Monday, September 7, 2009


Homosexuality has been observed throughout the animal kingdom. Everything from elephants to dolphins to birds have been observed engaging in homosexual behaviour. There is plenty of evidence for the existence of genes that predispose the carrier to homosexuality. From an obvious Darwin - pass on your genes perspective being gay (thus probably/possibly having a pair of recessive gay genes) would not seem like a winning combination for the mere passing on of one's genes. This is one of the main reason based arguments against the naturalness of homosexuality - others don't accept it because of the dogma of some old text (such as the bible).

However, homosexuality is observed throughout the animal kingdom thus is quite natural and normal.
For this practise to manifest itself throughout so many species it seems plausible that there would be an evolutionary advantage to being a carrier of a recessive gay gene while still carrying a dominant straight gene. This pool of the population is liable to have some sort of genetic advantage over people who have two straight genes in order for homosexuality to be as prevalent as it is.

A good example to explain this phenomenon: Sickle Cell Anemia: This is a recessive genetic disorder where if the child receives this recessive gene from both of their parents then their blood cells are malformed and don't work correctly and lifespan is shortened. It turns out that if you are a carrier of the recessive sickle cell gene while also having a dominant non-sickle cell gene then you are immune to contracting malaria, one of the biggest killers in sub-saharan Africa (where this sickle cell phenomena is prevalent). Being immune to contracting one of your region's deadliest diseases would make you more likely to pass on your genes by reproducing (having children).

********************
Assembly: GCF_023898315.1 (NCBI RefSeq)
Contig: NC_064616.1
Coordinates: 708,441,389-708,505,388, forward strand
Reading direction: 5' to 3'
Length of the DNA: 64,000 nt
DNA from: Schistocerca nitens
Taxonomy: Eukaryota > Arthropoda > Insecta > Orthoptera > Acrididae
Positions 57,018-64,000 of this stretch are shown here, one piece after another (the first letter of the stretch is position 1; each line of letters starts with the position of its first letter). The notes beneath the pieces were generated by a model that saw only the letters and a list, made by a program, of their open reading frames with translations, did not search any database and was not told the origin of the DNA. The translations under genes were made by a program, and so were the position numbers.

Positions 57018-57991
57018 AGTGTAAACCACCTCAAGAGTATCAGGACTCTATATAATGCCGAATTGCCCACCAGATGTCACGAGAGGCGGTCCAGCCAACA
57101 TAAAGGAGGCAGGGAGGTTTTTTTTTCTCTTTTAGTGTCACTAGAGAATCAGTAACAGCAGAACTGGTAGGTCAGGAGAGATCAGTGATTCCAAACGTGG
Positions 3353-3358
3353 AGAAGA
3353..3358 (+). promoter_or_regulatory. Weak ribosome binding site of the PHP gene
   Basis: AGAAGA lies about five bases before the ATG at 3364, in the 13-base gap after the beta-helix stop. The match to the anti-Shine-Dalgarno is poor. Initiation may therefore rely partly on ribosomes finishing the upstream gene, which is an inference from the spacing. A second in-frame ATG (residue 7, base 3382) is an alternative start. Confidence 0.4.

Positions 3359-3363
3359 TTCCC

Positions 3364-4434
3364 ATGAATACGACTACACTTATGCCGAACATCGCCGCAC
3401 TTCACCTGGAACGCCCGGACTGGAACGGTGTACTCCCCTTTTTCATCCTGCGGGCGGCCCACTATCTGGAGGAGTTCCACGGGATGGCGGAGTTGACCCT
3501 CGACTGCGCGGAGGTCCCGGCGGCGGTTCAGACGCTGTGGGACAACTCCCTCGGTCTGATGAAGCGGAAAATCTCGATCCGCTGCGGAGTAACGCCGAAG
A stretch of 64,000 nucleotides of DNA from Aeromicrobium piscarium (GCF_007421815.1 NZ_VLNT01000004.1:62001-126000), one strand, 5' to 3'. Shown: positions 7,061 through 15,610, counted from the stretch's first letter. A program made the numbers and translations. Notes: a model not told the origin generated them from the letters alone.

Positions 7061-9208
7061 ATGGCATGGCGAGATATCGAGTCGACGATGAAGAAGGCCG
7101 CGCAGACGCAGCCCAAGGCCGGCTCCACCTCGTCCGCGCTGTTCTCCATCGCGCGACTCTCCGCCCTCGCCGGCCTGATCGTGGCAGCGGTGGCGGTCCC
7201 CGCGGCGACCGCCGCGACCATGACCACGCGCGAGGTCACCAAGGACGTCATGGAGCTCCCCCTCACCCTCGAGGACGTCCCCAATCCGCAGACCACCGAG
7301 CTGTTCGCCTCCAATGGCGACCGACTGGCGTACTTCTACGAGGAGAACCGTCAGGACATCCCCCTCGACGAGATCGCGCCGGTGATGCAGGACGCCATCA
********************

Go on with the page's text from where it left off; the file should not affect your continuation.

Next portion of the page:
So the big question is: what would make a person with a dominant straight gene and a recessive gay gene more likely to pass on their genes? (as an overall effect in the population)

The first possible answer that comes to mind is that for males, having both the dominant straight gene and the recessive gay gene might make them more effeminite and potentially more likely to stay and commit to the long term goal of raising offspring (this can be an involved process in many animals and potentially a multi-decade process for humans). Or another way of putting it is perhaps male heterozygotes are more likely to invest in the well being of their offspring. Have you seen the movie March of the Penguins? The movie demonstrates how a male and female penguin would typically cooperate on caring for an egg under extremely harsh antarctic conditions. It turns out that two central park male penguins not only coupled but also were given an egg that needed hatching and cooperated together to succesfully care for the egg!

So, homosexuality? Well that's as natural as Bruno:

I found this picture on the internet and thought of where I live in Toronto (this picture is from elsewhere). In Toronto the gay neighbourhood is centred on Church St.!